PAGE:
New England Patriots offensive coordinator Josh McDaniels is emerging as a head coach candidate again as underachieving teams compete for the hottest names. After more than a decade of playing second fiddle to Bill Belichick, will McDaniels get a second chance?
Josh McDaniels’ stint as Broncos head coach
Josh McDaniels occupied the head coach position of the Denver Broncos in January of 2009, replacing the legendary Mike Shanahan. McDaniels’ reign got off to a rocky start, with his starting quarterback demanding a trade within months of his appointment. Rumors were swirling that McDaniels was looking to trade for New England Patriots backup quarterback Matt Cassel. In McDaniels’ offense, Cassel helped the Patriots finish 11-5 after Tom Brady tore his ACL and MCL in Week 1.
Jay Cutler, who was coming off a Pro Bowl season in which he passed for 4526 yards and 25 touchdowns, was less than happy. McDaniels quickly denied the rumors, but Cutler made it clear that the two wouldn’t work together. McDaniels wanted to leave, and that’s exactly what he did.
The post-Cutler era
Despite the transition to Kyle Orton as starting QB, the 2009 season began in style. The Broncos rattled off six consecutive wins and headed into their bye week undefeated. Their fortunes soon changed, though. They lost eight of their final 10 games to finish the season 8-8, missing out on the playoffs due to a Week 17 loss to the division rival Kansas City Chiefs.
The team struggled out of the gate the following season en route to a 3-9 start, leading to Josh McDaniels’ firing. His time in Denver will be remembered for drafting Tim Tebow and the disagreements with both players and staff. Beyond that, though, he was brought in as an offensive mastermind, and he failed to produce. Ultimately, this contributed as much to the 11-17 head coaching record and firing as anything.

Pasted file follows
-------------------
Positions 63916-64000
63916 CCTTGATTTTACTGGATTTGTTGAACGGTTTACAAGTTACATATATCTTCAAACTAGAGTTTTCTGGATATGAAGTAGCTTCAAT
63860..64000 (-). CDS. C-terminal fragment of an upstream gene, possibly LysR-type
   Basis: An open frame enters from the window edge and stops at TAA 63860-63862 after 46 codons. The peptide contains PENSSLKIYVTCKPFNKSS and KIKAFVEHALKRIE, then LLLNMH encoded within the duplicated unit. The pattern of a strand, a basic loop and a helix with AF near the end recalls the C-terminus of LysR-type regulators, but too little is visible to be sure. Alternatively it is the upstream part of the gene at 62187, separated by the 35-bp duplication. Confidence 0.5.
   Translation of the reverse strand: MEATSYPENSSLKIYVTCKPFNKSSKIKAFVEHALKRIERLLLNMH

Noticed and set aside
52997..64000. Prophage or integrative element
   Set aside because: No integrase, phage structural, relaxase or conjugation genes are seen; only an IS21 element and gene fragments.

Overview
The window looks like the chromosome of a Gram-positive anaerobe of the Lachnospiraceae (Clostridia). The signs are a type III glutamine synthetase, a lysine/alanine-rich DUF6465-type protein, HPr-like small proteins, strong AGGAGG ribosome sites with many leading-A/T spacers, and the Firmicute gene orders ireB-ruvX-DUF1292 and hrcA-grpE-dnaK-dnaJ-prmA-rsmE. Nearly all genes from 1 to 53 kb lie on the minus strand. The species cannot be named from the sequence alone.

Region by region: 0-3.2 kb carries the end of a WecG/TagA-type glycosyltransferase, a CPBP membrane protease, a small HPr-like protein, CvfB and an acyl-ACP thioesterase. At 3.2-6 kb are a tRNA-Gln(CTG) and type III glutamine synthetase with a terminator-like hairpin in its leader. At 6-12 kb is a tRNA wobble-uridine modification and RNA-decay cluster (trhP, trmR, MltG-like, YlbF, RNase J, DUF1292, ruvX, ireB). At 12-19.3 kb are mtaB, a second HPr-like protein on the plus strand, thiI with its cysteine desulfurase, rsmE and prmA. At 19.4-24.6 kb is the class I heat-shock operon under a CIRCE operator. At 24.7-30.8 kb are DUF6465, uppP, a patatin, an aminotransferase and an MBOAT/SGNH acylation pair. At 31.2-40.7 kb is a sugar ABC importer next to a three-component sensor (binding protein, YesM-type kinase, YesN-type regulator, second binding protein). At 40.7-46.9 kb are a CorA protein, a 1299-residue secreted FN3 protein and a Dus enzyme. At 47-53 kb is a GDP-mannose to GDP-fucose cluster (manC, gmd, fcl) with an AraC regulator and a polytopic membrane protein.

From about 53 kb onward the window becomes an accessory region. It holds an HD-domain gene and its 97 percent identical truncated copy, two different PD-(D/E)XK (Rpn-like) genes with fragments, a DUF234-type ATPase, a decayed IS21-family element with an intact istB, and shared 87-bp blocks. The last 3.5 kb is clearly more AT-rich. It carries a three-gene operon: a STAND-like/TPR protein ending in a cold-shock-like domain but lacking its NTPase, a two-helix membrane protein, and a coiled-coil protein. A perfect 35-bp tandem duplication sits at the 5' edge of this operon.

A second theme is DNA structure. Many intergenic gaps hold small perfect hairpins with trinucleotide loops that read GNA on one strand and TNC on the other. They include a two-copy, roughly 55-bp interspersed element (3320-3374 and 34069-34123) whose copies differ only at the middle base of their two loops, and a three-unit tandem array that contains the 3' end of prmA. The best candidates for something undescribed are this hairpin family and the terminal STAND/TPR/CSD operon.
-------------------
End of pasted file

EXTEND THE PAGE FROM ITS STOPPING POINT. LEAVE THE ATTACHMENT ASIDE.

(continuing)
McDaniels’ time as Patriots offensive coordinator
Josh McDaniels is still best-known for his time with the New England Patriots. He worked his way up after joining as a personnel assistant and has been a part of six Super Bowl wins. Three Super Bowl wins as offensive coordinator. The Patriots have finished in the top eight for offensive points scored in each of his 11 seasons in the role. However, that streak looks set to end this year.
Perhaps the most impressive part of that is the times when Tom Brady hasn’t been available, though. The aforementioned 2008 season, which featured Brady for just over seven minutes before his injury, saw a Matt Cassel offense scoring the NFL’s eighth-most offensive points. The Patriots ranked third in the 2016 season, despite Brady’s four-game suspension for his part in the “Deflategate” controversy.
McDaniels sans Brady
McDaniels put Brady’s replacements, Jimmy Garoppolo and Jacoby Brissett, in a position to succeed. The team went 3-1, with the duo becoming starting quarterbacks in the NFL in the years following. Each of those quarterbacks have had varying degrees of success. But they’ve had enough production to be intrigued by the tutelage McDaniels provides in his QB room.
The 2020 season has been a challenge for McDaniels, with Cam Newton’s skillset requiring a different strategy. The Patriots have always valued the running game, but passing has become the last resort. In fact, used only when necessary. They’re a middling offense, but they’re remaining competitive most weeks as they adapt to life post-Brady.
Teams rumored to be interested in McDaniels as head coach
Speculation about Patriots offensive coordinator Josh McDaniels getting a second chance as a head coach has been rife every offseason in recent memory. He famously accepted the opportunity to become head coach of the Indianapolis Colts in 2018. He’d later withdraw from the position shortly after the team made the official announcement. The Colts landed on their feet with Frank Reich, but his decision to do so was widely condemned and could work against him, with organizations wanting to avoid similar.
Sports Illustrated’s Albert Breer has reported that McDaniels is “generating early buzz.” The Houston Texans, Atlanta Falcons, and Detroit Lions all have established quarterbacks. They could use an offensive boost, while several other vacancies are expected to open up in the coming weeks.